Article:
"Nearly everything the men talk about is in the public world rather than the private, domestic world. It didn't strike me until halfway through: they don't talk about sex, they don't talk about relationships, they barely talk about children and fatherhood - it's really interesting. Men are stuck, I think, still in that niche, just as women are stuck in the other niche."

Without spoiling anything, one story that almost breaks those rules comes from the founder of The Chills, Martin Phillipps. While he is the youngest man in the book, Little says he is probably the grumpiest - to eye-opening effect - for some readers, anyway. "I think most people will just fixate on his 'knobs on toilet seats' [story]. That will be the big take-out for people, especially women, who won't have thought about that secret men's business.

"The thing is that the book is full of people and how idiosyncratic and how pleasantly nuts we all are. And if you scratch the right place, that's where you find it."

Grumpy Old Men, compiled by Paul Little and Dorothy Dudek Vinicombe, Paul Little Books, $34.95


• "It is distracting for a judge to gaze for hours at incomprehensible and often misspelt words, or skin art drawn so badly that they are ugliness personified."- Russell Callander, Parole Board convenor

• "The school curriculum. I don't wish to add to schools' burdens, but a lot of young people have no idea about the basics of living. Personal hygiene. Cleaning toilets. Picking up after yourself." - John Hawkesby, broadcaster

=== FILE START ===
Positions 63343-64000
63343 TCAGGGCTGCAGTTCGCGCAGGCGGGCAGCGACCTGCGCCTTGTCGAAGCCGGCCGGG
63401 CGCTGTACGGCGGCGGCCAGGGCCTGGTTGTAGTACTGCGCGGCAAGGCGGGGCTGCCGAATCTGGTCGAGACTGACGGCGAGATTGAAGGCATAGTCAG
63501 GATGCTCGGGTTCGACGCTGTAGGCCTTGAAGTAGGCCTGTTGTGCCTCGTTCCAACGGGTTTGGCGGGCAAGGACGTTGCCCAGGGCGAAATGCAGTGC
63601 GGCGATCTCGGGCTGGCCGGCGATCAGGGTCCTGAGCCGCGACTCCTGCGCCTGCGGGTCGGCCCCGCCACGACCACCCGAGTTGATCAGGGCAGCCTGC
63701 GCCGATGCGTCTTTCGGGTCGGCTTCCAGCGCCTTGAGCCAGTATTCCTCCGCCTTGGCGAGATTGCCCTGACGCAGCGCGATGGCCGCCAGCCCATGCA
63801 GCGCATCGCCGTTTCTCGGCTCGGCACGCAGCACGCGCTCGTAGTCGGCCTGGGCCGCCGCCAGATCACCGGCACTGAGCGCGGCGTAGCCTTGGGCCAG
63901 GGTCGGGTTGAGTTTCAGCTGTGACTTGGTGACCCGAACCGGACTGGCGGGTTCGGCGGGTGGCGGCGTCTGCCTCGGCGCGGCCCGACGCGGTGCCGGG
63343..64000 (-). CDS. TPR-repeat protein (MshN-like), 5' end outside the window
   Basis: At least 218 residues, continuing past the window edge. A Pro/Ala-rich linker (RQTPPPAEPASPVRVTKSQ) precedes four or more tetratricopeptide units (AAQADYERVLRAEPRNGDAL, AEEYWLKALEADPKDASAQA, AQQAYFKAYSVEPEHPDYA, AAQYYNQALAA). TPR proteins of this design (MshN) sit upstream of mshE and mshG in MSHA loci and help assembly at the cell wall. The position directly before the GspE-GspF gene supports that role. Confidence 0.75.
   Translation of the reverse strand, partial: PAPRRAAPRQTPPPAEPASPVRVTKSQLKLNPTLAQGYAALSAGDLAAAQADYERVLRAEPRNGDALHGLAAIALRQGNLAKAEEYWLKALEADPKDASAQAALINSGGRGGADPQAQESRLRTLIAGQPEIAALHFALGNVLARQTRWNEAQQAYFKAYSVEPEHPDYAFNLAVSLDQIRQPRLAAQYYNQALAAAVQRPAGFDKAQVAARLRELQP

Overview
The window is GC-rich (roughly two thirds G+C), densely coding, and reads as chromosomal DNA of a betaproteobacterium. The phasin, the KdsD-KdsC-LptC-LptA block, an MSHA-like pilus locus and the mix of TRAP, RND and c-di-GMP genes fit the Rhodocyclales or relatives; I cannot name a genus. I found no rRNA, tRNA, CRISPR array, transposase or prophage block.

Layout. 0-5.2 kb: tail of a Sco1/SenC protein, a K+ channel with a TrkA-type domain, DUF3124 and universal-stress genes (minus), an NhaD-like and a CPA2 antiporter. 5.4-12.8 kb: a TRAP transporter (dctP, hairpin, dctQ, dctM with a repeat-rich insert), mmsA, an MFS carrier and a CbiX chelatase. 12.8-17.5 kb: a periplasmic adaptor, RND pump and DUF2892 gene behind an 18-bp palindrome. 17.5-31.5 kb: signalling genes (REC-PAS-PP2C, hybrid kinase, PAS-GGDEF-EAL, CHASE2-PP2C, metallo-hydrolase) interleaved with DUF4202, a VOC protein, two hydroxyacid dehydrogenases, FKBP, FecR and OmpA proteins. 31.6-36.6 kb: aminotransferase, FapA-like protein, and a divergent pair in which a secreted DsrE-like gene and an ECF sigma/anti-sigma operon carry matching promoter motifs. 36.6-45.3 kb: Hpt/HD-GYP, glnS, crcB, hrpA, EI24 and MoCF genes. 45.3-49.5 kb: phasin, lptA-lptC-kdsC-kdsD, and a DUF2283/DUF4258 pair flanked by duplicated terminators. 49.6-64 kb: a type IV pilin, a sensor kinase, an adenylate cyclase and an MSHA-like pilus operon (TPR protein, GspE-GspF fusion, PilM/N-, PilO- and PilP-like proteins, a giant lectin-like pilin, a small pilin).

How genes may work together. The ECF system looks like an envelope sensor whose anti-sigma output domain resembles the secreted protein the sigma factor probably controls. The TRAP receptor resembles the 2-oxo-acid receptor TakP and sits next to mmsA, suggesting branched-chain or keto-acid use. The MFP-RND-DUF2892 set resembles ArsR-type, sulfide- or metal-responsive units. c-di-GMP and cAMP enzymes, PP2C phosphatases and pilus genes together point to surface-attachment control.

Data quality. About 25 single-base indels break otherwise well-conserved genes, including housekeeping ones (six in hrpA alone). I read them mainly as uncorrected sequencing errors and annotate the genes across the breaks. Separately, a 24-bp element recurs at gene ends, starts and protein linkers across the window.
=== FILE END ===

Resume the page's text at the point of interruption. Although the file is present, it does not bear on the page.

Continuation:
• "We spend all our time on the net instead of talking to each other. We've lost the ability to pop your head over the fence and not be accused of being a nosy bastard." - Tau Henare, MP

• "I flat refuse to use self-service check-outs. Nor will I eat any food my wife checks through them. She says I'm being stubborn. She's right. Some nights I'm bloody hungry, too." - Kevin Milne, broadcaster

• "I get bloody wild when I come across those little stickers that we now have to peel off every apple, orange, plum or pear. Or any fruit. The person who invented that idea ought to be dealt with seriously." - Keith Quinn, broadcaster

• "I have to admit, I could count on my fingers the tunes I remember from today's homogenised, over-produced, Justin Bieber-style of repertoire. I certainly couldn'twhistle any of his tunes." - Shane, rock'n'roller from the sixties and seventies

- Sunday Magazine